c) You did not identify and evaluate bacterial pathogens, such as Salmonella, as a known or reasonably foreseeable hazard in certain ingredients to determine whether they require a preventive control. Your process does not apply a (b)(4) step to any of your (b)(4). A knowledgeable person manufacturing/processing food in your circumstances would identify bacterial pathogens as a hazard requiring a preventive control in these ingredients, and because these hazards are controlled at your suppliers, the appropriate type of control is a supply-chain control. Further, a facility that identifies raw materials and other ingredients with hazards such as bacterial pathogens that require a supply-chain-applied control must establish and implement a risk-based supply-chain program for those raw materials and ingredients (see 21 CFR § 117.405(a)(1)). The supply-chain program must include using approved suppliers and conducting supplier verification activities (see 21 CFR § 117.410).
We note that you do not (b)(4). In addition, you do not (b)(4). During the inspection, you stated that Certificates of Analysis (COAs) are occasionally received from suppliers. The FDA Investigator reviewed a COA from a supplier, but you were unaware what this document represented. Note that Salmonella in ingredients such as RTE peanuts and tree nuts is a hazard that can cause serious adverse health consequences or death and thus an annual onsite audit is the appropriate supplier verification activity when the supplier controls the hazard unless there is a written determination that other verification activities and/or less frequent onsite auditing of the supplier provide adequate assurance that the hazard is controlled (see 21 CFR 117.430(b)). The audit must be conducted before using the raw material or other ingredient from the supplier and at least annually thereafter (see 21 CFR 117.430(b)(1)(ii)).
During the inspection, your firm provided a draft SOP that included various operational procedures intended to address food safety hazards associated with your manufacturing operations. It included a statement that going forward your firm will (b)(4). However, this draft procedure did not fully explain how you will ensure control of hazards requiring a preventive control in your ice cream products.
- Regarding the hazard of contamination with environmental pathogens, the draft procedure did not describe (b)(4). Also, it did not include details of your (b)(4) (as specified in 21 CFR 117.165(b)(3)).
- Regarding the hazard of allergens, the draft procedure did not describe (b)(4). Also, it did not include a (b)(4) to ensure the appropriate allergens are declared on labels for each product.
- Regarding the hazard of pathogens associated with ingredients such as nuts, the draft procedure did not (b)(4). Also, it did not indicate that you (b)(4).
Further, to date, you have not submitted a response to the Form FDA 483, you have not indicated that you are implementing your draft procedure, or and you have not provided evidence that you have conducted a hazard analysis and developed a comprehensive food safety plan with the required elements.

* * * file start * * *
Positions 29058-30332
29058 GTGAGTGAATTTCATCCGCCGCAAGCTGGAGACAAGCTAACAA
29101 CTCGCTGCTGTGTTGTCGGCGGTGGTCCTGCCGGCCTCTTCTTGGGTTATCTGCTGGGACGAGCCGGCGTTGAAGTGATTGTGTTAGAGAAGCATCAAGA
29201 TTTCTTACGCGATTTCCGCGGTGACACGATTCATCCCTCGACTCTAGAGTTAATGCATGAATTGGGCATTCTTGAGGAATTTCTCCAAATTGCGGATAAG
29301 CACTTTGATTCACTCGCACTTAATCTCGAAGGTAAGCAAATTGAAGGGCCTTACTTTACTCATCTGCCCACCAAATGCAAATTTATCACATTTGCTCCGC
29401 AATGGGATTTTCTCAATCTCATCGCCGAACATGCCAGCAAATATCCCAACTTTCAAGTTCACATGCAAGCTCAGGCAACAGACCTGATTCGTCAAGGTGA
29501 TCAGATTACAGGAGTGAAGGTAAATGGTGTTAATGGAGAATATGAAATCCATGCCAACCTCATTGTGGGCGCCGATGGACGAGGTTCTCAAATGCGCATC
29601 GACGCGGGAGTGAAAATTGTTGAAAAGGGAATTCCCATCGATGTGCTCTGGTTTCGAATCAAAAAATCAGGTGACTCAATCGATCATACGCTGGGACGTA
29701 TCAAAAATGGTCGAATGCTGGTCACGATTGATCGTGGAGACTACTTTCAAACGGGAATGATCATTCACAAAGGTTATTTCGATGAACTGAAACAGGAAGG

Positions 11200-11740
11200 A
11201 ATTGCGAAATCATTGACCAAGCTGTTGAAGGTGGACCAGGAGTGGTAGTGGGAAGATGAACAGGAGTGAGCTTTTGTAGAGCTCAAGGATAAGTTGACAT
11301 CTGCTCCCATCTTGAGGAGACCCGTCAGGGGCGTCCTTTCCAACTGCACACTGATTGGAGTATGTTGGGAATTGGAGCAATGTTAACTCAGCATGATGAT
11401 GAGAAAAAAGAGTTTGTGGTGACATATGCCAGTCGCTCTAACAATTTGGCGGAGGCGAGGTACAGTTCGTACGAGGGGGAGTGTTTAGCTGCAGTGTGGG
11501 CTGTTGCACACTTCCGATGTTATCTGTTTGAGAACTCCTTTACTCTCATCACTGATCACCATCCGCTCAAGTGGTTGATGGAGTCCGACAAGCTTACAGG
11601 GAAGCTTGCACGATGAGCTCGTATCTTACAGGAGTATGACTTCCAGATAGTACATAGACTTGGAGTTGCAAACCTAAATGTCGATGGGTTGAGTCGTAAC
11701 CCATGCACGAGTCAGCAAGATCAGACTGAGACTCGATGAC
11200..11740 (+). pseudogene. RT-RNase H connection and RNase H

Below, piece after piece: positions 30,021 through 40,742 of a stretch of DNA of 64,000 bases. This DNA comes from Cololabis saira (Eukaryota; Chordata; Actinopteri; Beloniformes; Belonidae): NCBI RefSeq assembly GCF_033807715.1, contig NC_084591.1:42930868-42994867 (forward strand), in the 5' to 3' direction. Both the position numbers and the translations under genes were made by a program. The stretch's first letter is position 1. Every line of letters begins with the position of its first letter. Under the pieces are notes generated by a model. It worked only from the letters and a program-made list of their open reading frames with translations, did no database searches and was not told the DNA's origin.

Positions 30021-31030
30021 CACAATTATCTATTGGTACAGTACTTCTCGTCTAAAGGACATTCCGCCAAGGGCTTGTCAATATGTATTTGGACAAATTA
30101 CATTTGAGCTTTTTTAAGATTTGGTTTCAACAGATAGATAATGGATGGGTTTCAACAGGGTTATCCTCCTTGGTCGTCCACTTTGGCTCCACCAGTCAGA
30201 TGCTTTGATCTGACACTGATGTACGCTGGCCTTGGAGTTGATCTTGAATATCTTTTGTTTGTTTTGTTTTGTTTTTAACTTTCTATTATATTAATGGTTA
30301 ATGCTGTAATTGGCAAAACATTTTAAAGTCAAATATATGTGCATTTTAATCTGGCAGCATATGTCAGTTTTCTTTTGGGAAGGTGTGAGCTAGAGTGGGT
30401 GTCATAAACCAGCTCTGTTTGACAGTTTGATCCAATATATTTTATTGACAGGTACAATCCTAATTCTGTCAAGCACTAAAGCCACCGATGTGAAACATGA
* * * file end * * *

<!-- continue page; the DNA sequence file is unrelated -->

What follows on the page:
The violations in this letter are not intended to be an all-inclusive list of violations that may exist at your facility or in connection with your products. You are responsible for investigating and determining the causes of any violations identified above and for preventing their recurrence or the occurrence of other violations. It is your responsibility to ensure that your firm complies with all requirements of federal law, including FDA regulations. You should take prompt action to address the violations cited in this letter. Failure to do so may result in legal action without further notice, including, without limitation, seizure, injunction, or administrative action for suspension of food facility registration if criteria and conditions warrant.
Please notify FDA in writing, within 15 working days of receipt of this letter, of the specific steps you have taken to address these violations. Include an explanation of each step being taken to prevent the recurrence of violations, as well as copies of related documentation. If you cannot complete corrective actions within 15 working days, state the reason for the delay and the time within which you will do so. If you believe that your products are not in violation of the Act, include your reasoning and any supporting information for our consideration.
Your written response should be directed to the Food and Drug Administration, attention to: Mr. Ramon Hernández, District Director, 466 Fernández Juncos Avenue, San Juan, Puerto Rico 00901-3223. You may email a copy of your response with appropriate attachments to the email address: firstname.lastname@example.org. Please ensure your firm name, Firm Establishment Identifier (FEI), and establishment address are included in the correspondence. If you have any questions regarding this letter, please contact, Ms. Beira Montalvo, Compliance Officer, at (561) 416-1065, Ext. 1108 or via email at Beira.Montalvo@fda.hhs.gov.
Ramon A. Hernandez
District Director, San Juan District Office
Program Division Director,
Office of Human and Animal Food Operations,
East Division IV